Another research, published in the journal Appetite in January 2017, found that individuals who seldom ingested chocolate had nearly double the chance of acquiring diabetes five years later when compared to people who had dark chocolate at least once per week.
While scientists believe that dark chocolate has several health advantages, further research is needed to discover whether there is a cause-and-effect link between chocolate intake and diabetes risk.
Lower your risk of heart disease
One of the most significant advantages that researchers extol is the function that dark chocolate may play in enhancing heart health. A comprehensive study and meta-analysis published in the European Journal of Preventive Cardiology in July 2020 discovered that consuming chocolate once a week was related with an 8% decreased risk of clogged arteries. Another big research, published in The American Journal of Clinical Nutrition in May 2021, evaluated data from over 188,000 veterans and showed that consuming around 1 oz of chocolate on a regular basis was connected with a decreased risk of coronary artery disease.
According to research, the flavonoids in dark chocolate help to preserve heart health. According to a study published in the American Journal of Physiology: Cell Physiology in March 2017, these molecules help create nitric oxide, which allows blood vessels to relax and blood pressure to drop.
Because many of these studies are observational, the results may be distorted if participants underreport their chocolate consumption. The studies are also constrained in that they cannot demonstrate direct cause and effect.
Food compounds have the capacity to combat the oxidation of LDL cholesterol. In the long term, this will result in less cholesterol remaining in the arteries, lowering the risk of heart disease. Several studies have indicated that eating flavanol-rich cocoa or chocolate can decrease blood pressure and enhance heart health.
According to a review of research, consuming chocolate three times per week lowered the risk of cardiovascular disease by 9%, with more frequent consumption diminishing the advantages.
Another study discovered that eating 45 g of chocolate per week lowered the risk of cardiovascular disease by 11%, whereas eating more than 100 g per week had no health advantages.
A meta-analysis published in Nutrients in July 2017 acknowledged the margin for error, but nevertheless concluded that chocolate was likely helpful in lowering the risk of heart disease, stroke, and type 2 diabetes.
Enhance brain function
Several studies have found that consuming cocoa with a high flavanol content can increase blood flow to the brain in young individuals. This helps with concentration, language learning, and memory. Cocoa flavanoids may also assist sustain cognitive function in somewhat impaired older persons, lowering the risk of dementia development.
Furthermore, cocoa includes stimulants such as caffeine and theobromine, which increase short-term brain function.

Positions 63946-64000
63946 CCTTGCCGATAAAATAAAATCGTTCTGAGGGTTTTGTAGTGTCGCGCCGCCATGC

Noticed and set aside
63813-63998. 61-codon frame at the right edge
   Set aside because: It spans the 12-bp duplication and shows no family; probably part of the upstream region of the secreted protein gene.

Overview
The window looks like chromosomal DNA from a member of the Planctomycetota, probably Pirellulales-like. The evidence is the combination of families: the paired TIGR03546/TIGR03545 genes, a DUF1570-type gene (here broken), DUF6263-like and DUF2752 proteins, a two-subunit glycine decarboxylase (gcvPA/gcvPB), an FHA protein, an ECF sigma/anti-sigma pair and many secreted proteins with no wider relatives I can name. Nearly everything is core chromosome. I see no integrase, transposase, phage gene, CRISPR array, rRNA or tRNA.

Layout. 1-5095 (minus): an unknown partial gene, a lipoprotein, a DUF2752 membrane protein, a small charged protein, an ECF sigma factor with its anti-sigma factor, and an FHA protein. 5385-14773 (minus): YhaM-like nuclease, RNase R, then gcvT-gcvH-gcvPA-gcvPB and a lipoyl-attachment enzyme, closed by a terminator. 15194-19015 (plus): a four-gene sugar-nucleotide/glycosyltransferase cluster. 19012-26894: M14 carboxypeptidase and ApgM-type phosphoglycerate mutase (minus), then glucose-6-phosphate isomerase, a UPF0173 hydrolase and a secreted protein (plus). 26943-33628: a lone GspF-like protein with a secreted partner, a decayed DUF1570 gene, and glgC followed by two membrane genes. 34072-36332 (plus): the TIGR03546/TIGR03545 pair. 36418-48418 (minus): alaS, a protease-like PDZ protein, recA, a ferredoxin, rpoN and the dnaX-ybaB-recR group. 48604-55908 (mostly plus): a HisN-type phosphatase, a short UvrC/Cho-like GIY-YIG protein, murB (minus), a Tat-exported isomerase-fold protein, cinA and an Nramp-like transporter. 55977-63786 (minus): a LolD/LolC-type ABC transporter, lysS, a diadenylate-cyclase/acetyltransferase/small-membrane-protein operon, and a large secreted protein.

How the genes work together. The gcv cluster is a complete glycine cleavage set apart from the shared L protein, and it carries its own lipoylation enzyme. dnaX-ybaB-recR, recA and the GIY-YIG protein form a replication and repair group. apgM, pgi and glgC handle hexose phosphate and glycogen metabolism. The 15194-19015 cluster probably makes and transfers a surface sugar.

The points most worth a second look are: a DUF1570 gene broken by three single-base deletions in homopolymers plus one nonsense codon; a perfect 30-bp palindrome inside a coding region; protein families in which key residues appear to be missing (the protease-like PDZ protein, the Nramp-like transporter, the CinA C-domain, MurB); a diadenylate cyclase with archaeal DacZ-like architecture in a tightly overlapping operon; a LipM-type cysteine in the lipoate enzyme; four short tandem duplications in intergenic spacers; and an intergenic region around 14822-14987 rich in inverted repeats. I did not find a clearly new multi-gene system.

It fights free radicals and may help prevent cancer
There is limited but growing evidence that dark chocolate contains properties that may help protect against certain types of cancer. According to earlier studies, antioxidants protect our cells from harm produced by free radicals, which are unstable oxygen molecules considered to be responsible for aging and illness.
When there are too many free radicals in your body, they begin to assault your cells, which can lead to low-grade inflammation and various illnesses over time.
According to the American Cancer Society, consuming a diet high in flavonoids, such as chocolate, can help prevent cell damage, which is commonly the prelude to many malignancies. Previous study has discovered that epicatechin, one of the numerous flavonoids contained in chocolate, is thought to be responsible for its cancer-fighting qualities. According to USDA statistics, chocolate is also an excellent source of magnesium, and a research published in the journal Cell in January 2022 discovered that the body's immune cells can only target aberrant or infected cells in a magnesium-rich environment.
However, most research is restricted to animals or cell cultures, and the quantity of chocolate required to potentially prevent cancer is far greater than the daily recommended intake for people.
Chocolate is beneficial to the digestive system and may aid in weight loss.
Eating chocolate every day may appear to be the last way to lose weight, but study reveals dark chocolate may have a role in appetite regulation, which may aid in weight reduction. Eat Chocolate, Lose Weight, by neuroscientist Will Clower, PhD, shows how consuming a small amount of dark chocolate before or after meals releases hormones that tell the brain that you're full. Of course, consuming more than the suggested daily amount can negate any potential weight reduction, and dark chocolate will not negate the impacts of an overall bad diet.
Previous research has shown that chocolate functions as a prebiotic (not to be confused with probiotic), a type of fiber that encourages the growth of good bacteria in the stomach during digestion. The more "good" bacteria you have in your system, the better your body will absorb nutrients and maintain a healthy metabolism.
According to a research published in the Journal of the Federation of American Societies for Experimental Biology in June 2021, even milk chocolate can help with weight reduction by increasing metabolism and decreasing hunger. However, because the participant group was small (only 19 women), more study is needed to back up those results. It's also worth noting that chocolate, particularly milk chocolate, is heavy in calories and should be taken in moderation – eating more won't make you healthier.
Dark chocolate is healthy and delicious!
Aside from all of the various possible advantages, one thing is certain: dark chocolate is high in nutrients. The darker the chocolate, of course, the better, but any 70% dark chocolate or higher includes antioxidants, fiber, potassium, calcium, copper, and magnesium, according to a review published in the International Journal of Environmental Research and Public Health in December 2019.
It also has a lot of calories and fat, so keep an eye on your daily consumption. Each chocolate brand is also prepared differently; Amidor believes that opting organic is always the best option because it is cultivated without the use of artificial fertilizers and pesticides (look for Rainforest Alliance Certified products). She also suggests that you constantly read the ingredient list to ensure that you're eating chocolate with fewer and more natural components.